Facebook's Secretive Cryptocurrency Payment System is apparently code name & # 39; Project Libra & # 39;

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Facebookcoin, or whatever we call it, is as previous reports that such a project was on Once, Wall Street Journal, with sources familiar with the case, reported on Thursday that Facebook has been in talks with "dozens" of financial groups about the super-secret crypto-course initiative, apparently codenamed "Project Libra". Take that information anyway.

According to the Journal, the Facebook project sees as a way to further integrate into the lives of its users – no surprise there – by developing a coin that can be used on Facebook and over the internet as simple as users use Facebook credentials as sign-in information for others websites and services. Not surprisingly, because this is Facebook, the company gradually looks at ways to link the project to ads:

An idea considered is that users can click ads to purchase a product and pay with Facebook tokens that the reseller could then recycle. To pay for more ads, one person said. Facebook rolled out a similar feature when using dollars and traditional card payments – on Instagram, which it owns in March.

Facebook has reportedly faced Visa, Mastercard and other financial firms on the project, and hopes to secure about $ 1 billion investment, as the journal's sources said, is supposed to support the value of the coin and protect it from the crypto competition volatility standard.

"Like many other companies, Facebook is exploring ways of harnessing the power of blocking technology," a Gizmodo spokesperson said via e-mail, and recited a statement the company had previously made about the project. "This new layer explores many different applications. We have nothing more to share."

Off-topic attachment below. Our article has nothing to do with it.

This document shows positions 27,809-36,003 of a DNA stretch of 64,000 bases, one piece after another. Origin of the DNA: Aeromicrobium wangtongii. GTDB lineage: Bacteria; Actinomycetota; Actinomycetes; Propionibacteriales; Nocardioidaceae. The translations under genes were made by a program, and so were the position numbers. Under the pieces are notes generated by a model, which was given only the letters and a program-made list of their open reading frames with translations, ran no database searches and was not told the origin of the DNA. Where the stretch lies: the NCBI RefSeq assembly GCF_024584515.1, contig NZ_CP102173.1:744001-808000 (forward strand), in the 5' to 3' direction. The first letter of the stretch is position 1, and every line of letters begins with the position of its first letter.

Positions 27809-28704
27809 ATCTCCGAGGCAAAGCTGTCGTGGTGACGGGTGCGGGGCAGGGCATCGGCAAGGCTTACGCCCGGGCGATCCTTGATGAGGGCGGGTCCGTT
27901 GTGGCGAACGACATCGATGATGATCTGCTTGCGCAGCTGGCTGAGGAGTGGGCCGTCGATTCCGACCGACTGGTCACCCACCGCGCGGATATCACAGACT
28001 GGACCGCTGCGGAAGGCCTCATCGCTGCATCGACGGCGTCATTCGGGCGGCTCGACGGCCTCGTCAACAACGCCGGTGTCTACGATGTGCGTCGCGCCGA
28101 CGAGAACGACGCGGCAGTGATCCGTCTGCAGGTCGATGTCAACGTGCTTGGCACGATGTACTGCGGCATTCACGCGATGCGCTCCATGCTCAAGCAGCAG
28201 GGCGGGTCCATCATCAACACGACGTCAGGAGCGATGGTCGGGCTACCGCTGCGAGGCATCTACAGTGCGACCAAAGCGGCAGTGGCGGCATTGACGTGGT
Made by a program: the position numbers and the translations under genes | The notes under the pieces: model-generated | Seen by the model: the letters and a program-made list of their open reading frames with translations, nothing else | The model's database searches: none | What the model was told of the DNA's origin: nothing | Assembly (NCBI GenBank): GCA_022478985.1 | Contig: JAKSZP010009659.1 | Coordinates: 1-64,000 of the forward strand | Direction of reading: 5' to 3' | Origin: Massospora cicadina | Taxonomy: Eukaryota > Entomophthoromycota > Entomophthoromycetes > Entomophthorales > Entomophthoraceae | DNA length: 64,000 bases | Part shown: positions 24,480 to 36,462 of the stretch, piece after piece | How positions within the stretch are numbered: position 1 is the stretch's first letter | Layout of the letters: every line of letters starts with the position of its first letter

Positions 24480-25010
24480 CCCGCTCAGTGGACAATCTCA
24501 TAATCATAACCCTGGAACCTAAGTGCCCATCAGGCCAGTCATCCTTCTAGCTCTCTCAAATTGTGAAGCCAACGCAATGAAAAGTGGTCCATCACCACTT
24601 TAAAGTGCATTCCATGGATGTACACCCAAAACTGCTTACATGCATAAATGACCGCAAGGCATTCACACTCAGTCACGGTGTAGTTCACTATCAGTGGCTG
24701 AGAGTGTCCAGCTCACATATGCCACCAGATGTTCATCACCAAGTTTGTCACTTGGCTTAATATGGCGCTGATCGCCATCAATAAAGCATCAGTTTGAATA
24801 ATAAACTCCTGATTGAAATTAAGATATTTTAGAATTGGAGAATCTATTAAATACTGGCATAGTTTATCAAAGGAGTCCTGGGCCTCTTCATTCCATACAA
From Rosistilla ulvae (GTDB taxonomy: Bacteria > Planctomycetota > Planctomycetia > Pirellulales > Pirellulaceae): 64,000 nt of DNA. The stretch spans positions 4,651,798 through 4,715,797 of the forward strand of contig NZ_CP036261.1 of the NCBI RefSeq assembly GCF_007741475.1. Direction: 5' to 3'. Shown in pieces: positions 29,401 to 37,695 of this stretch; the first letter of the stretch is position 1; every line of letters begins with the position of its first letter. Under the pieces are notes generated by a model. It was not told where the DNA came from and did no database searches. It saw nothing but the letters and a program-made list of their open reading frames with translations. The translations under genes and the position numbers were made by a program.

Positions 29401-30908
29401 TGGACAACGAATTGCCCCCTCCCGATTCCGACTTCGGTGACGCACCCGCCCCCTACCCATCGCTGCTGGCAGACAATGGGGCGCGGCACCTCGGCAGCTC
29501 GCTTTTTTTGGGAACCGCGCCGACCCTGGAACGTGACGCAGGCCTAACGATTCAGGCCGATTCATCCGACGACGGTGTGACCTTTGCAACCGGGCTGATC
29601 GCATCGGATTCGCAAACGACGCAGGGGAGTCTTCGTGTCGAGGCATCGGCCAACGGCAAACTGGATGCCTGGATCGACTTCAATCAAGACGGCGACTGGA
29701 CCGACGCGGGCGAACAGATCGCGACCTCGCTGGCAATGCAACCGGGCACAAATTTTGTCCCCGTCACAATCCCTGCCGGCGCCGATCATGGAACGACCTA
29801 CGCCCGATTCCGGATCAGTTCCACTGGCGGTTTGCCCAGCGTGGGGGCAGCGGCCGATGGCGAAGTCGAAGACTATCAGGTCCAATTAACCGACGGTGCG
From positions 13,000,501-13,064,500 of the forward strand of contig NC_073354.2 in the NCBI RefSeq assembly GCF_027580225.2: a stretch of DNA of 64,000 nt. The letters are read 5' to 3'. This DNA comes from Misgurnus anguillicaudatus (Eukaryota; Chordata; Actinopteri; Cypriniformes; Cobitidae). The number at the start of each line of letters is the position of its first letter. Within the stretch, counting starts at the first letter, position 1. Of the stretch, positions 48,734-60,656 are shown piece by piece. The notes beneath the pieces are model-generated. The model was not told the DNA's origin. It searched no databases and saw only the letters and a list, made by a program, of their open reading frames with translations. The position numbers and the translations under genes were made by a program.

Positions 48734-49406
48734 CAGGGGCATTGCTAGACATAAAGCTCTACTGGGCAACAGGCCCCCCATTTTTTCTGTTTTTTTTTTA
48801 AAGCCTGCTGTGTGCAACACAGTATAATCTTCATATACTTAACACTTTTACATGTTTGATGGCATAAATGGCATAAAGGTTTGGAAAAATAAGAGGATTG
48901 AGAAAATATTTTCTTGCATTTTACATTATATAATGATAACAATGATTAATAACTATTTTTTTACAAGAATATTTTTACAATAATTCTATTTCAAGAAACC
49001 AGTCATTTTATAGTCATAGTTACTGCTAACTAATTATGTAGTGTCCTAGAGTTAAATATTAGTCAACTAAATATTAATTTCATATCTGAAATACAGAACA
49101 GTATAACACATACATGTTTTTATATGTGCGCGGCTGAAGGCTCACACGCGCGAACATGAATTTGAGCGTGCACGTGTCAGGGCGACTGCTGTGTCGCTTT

Bloomberg reported earlier in December that Facebook was developing a crypto competition for its subsidiary WhatsApp, and the New York Times reported in February that Facebook had encountered encryption exchange. about their plans for coins.

Last May, Recode reported that Facebook had assembled a blockchain division and moved several business executives to the project, including David Marcus, who had led the Messenger team before the shift. When he signed up to leave that division in a Facebook post at that time, Marcus wrote that he would be "setting up a small group to explore how to best utilize Blockchain on Facebook, from the beginning."

In January last year Mark Zuckerberg wrote on Facebook that he was "interested in deeper and studying the positive and negative aspects of the [encryption and cryptocurrency] technologies and how the best can be used in our services." Interestingly, his site just a few weeks later banned ads that promoted "financial products and services often associated with deceptive or misleading marketing practices," including binary options, introductory coins, and you guessed it-cryptocurrency.

I'm sure this will be fine. All other things that Facebook has done have gone well.

Updated with comment from Facebook.

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